The end-of-life doula approach encompasses three different areas of activity. The first of these involves the dying person reflecting on their life and planning for how they envision the last days of life to unfold. The second area centers on holding the space for the plan of those last days, when the body is finally breaking down. The last part of the program begins shortly after the person dies, as family and friends process their experiences of the dying time and begin their work on grief.
According to developmental psychologist Erik Erickson, the impulse to reflect on one’s life is an inborn imperative that naturally occurs as a person reaches the last stage of life: old age. Erickson saw different chronological periods of life presenting developmental challenges that led to either greater personality wholeness and a sense of well-being or poorer adaptation to the world and a contracted sense of self. He named each developmental stage with the words that defined the crisis at the center of its psychosocial challenge. He called the last stage of the lifespan “Ego Integrity vs. Despair.” At the heart of the conflict between ego integrity and despair are two questions: “Has my life had meaning?” and “Has my life been satisfying?” How a person answers these questions leads in the direction of either ego integrity or despair.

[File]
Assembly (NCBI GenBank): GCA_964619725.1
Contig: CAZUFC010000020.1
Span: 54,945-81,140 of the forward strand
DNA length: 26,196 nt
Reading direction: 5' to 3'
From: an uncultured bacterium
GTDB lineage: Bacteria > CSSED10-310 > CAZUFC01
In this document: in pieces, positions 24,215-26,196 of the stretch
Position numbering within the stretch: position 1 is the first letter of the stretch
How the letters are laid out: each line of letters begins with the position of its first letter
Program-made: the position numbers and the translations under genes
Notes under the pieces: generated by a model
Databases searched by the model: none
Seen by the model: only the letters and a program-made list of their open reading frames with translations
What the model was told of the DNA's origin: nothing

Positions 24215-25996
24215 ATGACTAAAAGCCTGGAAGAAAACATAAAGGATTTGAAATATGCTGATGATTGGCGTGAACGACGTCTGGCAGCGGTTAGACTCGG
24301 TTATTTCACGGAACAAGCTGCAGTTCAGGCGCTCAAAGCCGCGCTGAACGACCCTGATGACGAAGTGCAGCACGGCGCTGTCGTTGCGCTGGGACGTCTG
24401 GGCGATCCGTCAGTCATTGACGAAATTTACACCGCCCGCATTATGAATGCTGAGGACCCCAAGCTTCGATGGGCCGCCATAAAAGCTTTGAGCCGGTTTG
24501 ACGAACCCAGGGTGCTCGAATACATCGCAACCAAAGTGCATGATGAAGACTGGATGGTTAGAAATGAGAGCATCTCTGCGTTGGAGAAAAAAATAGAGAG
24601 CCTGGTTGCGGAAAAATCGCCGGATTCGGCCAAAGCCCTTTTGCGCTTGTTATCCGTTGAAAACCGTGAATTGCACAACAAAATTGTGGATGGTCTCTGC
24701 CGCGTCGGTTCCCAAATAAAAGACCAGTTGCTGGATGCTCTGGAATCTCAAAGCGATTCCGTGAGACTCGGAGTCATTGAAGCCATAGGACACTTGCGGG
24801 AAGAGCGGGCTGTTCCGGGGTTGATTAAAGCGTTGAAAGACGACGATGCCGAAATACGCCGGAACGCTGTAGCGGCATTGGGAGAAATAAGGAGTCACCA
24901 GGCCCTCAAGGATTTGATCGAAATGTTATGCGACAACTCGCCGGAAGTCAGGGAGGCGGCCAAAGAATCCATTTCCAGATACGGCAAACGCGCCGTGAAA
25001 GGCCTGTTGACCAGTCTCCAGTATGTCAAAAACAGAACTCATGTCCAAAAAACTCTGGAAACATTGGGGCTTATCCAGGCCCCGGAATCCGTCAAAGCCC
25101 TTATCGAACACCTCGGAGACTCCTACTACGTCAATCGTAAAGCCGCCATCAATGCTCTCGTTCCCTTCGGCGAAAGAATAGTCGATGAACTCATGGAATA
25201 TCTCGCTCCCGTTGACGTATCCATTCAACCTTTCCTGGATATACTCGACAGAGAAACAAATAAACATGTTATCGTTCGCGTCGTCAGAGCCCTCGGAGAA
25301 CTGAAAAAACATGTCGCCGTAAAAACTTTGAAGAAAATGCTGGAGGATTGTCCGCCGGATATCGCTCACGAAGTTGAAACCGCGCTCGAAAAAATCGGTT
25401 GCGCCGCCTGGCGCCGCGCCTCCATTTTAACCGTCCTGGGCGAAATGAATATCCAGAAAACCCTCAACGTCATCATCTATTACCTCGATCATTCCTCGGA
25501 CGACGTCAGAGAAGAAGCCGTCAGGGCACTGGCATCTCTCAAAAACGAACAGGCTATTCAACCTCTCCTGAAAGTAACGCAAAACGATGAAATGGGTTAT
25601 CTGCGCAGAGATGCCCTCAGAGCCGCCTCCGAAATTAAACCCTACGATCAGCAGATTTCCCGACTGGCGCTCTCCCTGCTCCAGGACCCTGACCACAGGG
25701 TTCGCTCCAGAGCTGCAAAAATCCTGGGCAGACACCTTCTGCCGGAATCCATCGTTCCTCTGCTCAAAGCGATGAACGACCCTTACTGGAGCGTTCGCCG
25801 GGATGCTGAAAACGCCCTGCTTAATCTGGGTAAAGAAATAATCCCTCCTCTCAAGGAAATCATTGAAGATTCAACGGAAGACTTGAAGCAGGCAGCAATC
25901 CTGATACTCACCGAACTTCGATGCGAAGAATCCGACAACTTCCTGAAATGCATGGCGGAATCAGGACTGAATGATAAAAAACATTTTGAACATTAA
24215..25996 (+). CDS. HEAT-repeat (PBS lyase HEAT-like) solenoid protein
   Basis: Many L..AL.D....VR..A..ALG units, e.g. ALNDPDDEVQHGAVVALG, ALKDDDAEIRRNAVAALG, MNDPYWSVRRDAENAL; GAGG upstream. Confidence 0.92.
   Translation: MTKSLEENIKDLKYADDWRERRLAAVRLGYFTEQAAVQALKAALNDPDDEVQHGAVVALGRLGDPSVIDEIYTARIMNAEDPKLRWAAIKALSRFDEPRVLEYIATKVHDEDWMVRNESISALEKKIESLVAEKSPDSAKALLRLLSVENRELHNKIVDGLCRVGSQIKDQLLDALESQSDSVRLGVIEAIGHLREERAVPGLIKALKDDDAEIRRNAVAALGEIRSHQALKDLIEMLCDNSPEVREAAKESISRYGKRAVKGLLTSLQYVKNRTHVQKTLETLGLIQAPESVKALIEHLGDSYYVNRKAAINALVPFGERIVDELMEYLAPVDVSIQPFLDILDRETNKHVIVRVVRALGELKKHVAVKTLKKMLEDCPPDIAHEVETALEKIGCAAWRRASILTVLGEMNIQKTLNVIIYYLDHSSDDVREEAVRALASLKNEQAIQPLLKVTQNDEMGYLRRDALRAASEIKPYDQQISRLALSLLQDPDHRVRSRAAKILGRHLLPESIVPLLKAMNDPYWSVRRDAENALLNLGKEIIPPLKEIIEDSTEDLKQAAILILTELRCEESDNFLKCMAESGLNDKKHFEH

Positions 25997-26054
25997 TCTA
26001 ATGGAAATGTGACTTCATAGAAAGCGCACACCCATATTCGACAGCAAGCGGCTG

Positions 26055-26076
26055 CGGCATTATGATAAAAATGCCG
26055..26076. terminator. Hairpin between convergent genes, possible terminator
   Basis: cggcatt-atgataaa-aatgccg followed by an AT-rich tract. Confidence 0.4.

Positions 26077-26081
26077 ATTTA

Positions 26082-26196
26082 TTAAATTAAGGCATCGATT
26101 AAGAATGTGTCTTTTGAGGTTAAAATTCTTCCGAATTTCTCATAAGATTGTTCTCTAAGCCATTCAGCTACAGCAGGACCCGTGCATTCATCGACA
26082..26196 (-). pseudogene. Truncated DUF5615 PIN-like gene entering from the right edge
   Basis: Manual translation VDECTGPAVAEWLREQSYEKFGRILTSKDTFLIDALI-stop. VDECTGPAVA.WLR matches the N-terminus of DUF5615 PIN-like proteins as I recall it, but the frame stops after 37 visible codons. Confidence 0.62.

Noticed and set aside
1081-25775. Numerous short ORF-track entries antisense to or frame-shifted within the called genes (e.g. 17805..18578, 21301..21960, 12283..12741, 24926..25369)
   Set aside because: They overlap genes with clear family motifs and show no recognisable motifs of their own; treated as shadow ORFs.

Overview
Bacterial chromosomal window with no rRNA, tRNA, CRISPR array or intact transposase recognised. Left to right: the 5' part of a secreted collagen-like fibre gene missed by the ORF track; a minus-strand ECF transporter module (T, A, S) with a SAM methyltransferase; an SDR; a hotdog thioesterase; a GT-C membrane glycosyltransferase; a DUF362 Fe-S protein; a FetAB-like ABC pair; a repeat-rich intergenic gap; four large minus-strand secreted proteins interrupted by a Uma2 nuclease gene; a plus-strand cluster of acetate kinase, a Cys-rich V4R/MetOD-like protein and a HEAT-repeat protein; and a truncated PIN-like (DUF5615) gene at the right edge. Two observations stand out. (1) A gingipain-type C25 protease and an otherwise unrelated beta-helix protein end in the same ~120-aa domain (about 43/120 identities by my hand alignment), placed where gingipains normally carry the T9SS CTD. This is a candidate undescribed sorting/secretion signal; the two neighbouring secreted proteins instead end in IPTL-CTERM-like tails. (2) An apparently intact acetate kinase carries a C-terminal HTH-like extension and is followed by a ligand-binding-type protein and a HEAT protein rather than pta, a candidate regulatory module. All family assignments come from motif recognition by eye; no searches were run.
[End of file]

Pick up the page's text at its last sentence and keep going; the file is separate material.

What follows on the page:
As a person faces a terminal diagnosis, I believe that they are automatically plunged into Erikson’s final developmental stage—no matter how old they happen to be at the time. I have seen dying people in their late twenties and earlier thirties wrestle with these questions as actively as people in their eighties and nineties.
If a dying person is able to attain ego integrity in the process of reflecting on their life, they come to feel proud of their accomplishments, understand the meaning contained in their life, and achieve a positive sense of completion. Further, they recognize the legacies they will leave behind. If a person fails at this developmental challenge, then they end up believing that their life was wasted; they settle into feelings of regret, bitterness, and despair.
The path to engaging the questions at the heart of this developmental stage involves introspection, journaling, reminiscence, life review, and, at times, deep exploration with other people. To do this work in a meaningful way, the person needs to approach it with a serious, structured examination. They have to look at both the accomplishments and things learned over the course of their life, as well as the failures, discarded beliefs, and unfinished business.
As the process unfolds, the dying person will naturally review the most important events in their life. They will examine how they felt about those events at the time, how they understand the impact of those events on their life, and what if anything they still may need to do in response to those events. Other areas of exploration involve themes that a person sees woven across the fabric of their experience, values that have become important to them, and things they learned—from either success or failure. All of this is fertile ground for understanding a person’s life.